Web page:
The platform has received acclaim in over 60 national and international media outlets, including The Economist. We learned that getting to a mutually reinforcing partnership with the traditional justice institutions to scale up a platform like Rechtwijzer is difficult. So we decided to run it as a separate legal entity, with separate management, and funded separately from HiiL through social impact investors. The expertise and knowledge that we built up around designing innovative procedures will remain within HiiL and be developed as a product going into 2017. Two results we are already very proud of in this regard. Firstly, the Trend Report we published on online dispute resolution and the courts, which was widely read. Secondly, an innovative plan we developed to deal with the problems caused by the current divorce procedures in The Netherlands, which was selected as one of four winners from 500 submissions in the Dutch Divorce Challenge.

HiiL was very proud to see two initiatives it helped develop in previous years prosper. The Wildlife Justice Commission completed an investigation on Vietnam and held a successful first public hearing the Peace Palace. I pay tribute to its brave and extremely dedicated team. The Justice Leadership Group – with whom HiiL has worked closely in the past year and will continue to do so in 2017 – organised a Justice Dialogue in Amman to already start the thinking about rebuilding the justice system in Syria, based on the needs of citizens.

I started this note by expressing concern regarding the state of rule of law. In this time of polarisation, rule of law as a way of building bridges to fairness is more important than ever: between people and between people and their governments. Many of the procedures that justice systems offer are still not accessible enough and polarize themselves. We end the year with more worry about the responsiveness of state justice institutions to justice needs of their citizens and less optimistic about how this can be changed compared to our earlier trend reports. One moment stands out for me: when, during one of the sessions of the Justice Entrepreneurship School, we asked the ten winning innovation teams what their experiences where from the formal justice system institutions – the ministries of justice, the judiciaries, the bar associations, the legal aid boards, and the like. Sadly, not one of them could mention anything positive they had experienced. In all of the ten countries these institutions were seen as hurdles to overcome or to actively avoid dealing with. Though the need for change is bigger than ever, resistance to change remains tough. This is something we urgently need to deal with.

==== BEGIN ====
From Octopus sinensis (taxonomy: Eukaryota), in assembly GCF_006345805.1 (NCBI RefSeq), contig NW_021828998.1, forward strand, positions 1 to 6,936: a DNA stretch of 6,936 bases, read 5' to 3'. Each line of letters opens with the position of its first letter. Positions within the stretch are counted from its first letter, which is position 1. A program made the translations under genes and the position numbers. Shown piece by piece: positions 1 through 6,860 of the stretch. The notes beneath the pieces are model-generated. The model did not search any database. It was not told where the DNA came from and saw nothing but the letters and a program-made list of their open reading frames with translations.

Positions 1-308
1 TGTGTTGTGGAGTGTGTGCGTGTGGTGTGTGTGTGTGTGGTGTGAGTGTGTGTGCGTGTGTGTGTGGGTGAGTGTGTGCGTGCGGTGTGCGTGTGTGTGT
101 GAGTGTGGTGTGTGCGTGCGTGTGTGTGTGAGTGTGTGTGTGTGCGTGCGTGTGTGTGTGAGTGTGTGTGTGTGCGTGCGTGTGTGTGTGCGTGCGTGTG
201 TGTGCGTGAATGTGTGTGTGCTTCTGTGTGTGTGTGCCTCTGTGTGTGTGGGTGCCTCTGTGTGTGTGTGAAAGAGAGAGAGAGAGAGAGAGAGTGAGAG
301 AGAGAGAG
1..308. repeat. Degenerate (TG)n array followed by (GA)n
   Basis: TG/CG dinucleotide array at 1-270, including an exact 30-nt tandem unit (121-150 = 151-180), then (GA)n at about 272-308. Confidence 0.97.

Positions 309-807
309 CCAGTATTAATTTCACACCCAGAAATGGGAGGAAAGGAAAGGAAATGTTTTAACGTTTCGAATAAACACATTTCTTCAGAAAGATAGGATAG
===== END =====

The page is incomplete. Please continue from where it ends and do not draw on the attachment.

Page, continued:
We take heart at the fact that our message is increasingly being noticed. Some highlights: HiiL featured in a documentary on innovation and access to justice made for a high quality Dutch television program – with both a Dutch and English language version. And at the last day of the year we were on the front page of the Financieel Dagblad in the Netherlands. As the year ends, the HiiL cry for justice innovation also featured in a blog on the website of the World Economic Forum.

What we were able to do in 2016 would also not have been possible without our strong strategic partnerships with the Dutch and Swedish ministries of foreign affairs, the Ford Foundation, the municipality of The Hague, the ministry of justice of United Arab Emirates, and the Justice Leadership Group. We thank them.

And we also deeply thank you for being with us during the past year. We have a lot of work to do and look forward to doing it with you.

My very best, on behalf of the whole HiiL team, Sam